Importantly, managers within Scotiabank have objectives and measures around the coaching and development of their direct reports (as was the case at Mobil Oil all those years ago). This signals another key learning about personal scorecards. As well as objectives, measures and targets, they should focus on personal competency development, which will be captured in the initiative component of the scorecard. One consultant provides this overview of the importance of competency development.
“A key determinant of whether true alignment can be achieved is the extent to which the organization has the appropriate capability to deliver its results. It is important to put in place a system that not only helps individuals understand the targets that they need to achieve but also the capability that they need to demonstrate. I have found this to be extremely rewarding for the organization and the individual.”
He continues that the individual is not only shown ‘what’ they must achieve, but also ‘how’ they can achieve this. “The ‘what’ comes from the creation of an individual scorecard or the selection of key measures/targets from a team scorecard,” he says. “The ‘how’ is provided by the identification of a set of competencies that are found to be related to the demonstration of ‘excellent’ performance. Encouraging the individual to develop these competencies will also help to improve the organization’s capability, which will over time increase its ability to achieve its strategic objectives.”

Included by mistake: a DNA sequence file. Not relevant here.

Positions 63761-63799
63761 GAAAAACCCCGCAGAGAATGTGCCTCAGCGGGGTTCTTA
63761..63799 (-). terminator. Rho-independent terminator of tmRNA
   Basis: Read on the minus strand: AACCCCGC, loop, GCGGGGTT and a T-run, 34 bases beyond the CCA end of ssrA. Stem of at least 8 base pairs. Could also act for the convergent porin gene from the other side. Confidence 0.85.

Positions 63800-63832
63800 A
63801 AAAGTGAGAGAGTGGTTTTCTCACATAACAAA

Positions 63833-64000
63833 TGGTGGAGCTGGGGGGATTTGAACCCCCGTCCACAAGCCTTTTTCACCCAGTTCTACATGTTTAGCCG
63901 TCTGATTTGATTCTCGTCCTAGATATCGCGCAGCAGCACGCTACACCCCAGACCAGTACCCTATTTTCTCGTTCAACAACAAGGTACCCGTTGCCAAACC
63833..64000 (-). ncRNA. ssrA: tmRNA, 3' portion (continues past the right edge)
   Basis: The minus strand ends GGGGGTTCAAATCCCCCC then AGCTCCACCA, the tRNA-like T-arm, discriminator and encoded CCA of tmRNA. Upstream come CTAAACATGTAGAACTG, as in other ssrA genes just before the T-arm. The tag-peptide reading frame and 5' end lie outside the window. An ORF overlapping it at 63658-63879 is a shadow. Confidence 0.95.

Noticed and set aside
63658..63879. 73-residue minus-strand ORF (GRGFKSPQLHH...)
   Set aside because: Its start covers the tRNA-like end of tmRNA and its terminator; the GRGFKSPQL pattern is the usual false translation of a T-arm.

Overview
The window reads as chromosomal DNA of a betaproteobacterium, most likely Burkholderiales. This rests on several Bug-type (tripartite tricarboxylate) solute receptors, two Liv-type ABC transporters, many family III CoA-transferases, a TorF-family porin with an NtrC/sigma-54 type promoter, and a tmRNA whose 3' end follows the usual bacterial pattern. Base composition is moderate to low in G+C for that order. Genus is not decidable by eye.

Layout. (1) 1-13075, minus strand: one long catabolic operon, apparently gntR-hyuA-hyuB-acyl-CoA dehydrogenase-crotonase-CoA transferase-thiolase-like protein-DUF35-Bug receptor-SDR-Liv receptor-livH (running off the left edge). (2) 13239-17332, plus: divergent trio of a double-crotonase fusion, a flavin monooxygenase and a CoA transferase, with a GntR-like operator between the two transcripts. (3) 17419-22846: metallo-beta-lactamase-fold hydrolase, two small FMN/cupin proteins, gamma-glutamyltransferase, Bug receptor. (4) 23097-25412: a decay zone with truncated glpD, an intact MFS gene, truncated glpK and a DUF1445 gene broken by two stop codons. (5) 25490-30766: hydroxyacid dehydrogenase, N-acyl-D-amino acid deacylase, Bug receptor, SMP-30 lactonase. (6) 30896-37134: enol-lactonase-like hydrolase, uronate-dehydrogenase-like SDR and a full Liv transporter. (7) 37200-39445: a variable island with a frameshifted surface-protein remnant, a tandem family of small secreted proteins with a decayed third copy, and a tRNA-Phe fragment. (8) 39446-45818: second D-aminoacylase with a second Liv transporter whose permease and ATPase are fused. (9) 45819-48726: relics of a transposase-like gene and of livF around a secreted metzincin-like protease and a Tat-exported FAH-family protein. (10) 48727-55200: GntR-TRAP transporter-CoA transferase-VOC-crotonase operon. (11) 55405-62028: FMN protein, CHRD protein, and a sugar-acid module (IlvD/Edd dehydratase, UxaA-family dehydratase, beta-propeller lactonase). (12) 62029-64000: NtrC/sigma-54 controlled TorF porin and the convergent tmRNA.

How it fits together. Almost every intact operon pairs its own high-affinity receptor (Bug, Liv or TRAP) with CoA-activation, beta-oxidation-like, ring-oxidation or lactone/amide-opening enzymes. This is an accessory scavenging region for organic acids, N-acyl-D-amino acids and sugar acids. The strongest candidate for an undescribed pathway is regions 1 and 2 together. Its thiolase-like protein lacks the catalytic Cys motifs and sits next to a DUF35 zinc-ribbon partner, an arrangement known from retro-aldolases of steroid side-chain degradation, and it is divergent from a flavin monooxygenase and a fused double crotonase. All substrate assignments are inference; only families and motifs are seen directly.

Personal Scorecards for the Senior Team
Although it is difficult to create personal scorecards at the deepest level of organizations, this is not the case with regards to senior managers. Naturally, the higher up the organization a person sits the greater their ability to influence performance – and against all four perspectives. For instance, the commissioner of the 23,000 employee-strong Royal Canadian Mounted Police (a BSCol Hall of Fame Inductee) Guiliano Zaccaredelli, the top ranking police officer, has a scorecard which is part of his performance agreement with the government minister to whom he reports. Creating personal scorecards for the CEO (or alternative) is a powerful way to improve corporate governance as it enables the non-executive board greater transparency into the performance of the organization’s top ranking officers.
To conclude, personal scorecards, comprising four perspectives (or however many there are in the enterprise level scorecard), should certainly be created at the highest level. But as personal scorecards are devolved deeper into the organization they might be truncated so that they enable the employees to effectively use the scorecard as a mechanism for improving their own performance and seeing how their efforts impact scorecards higher up the organization; consequently, perspectives might drop from the personal scorecard if it is overly challenging to demonstrate the impact of the individual. In the final analysis, keep in mind that the goal should be to improve performance by using the Balanced Scorecard, not to create a text-book perfect scorecard cascade.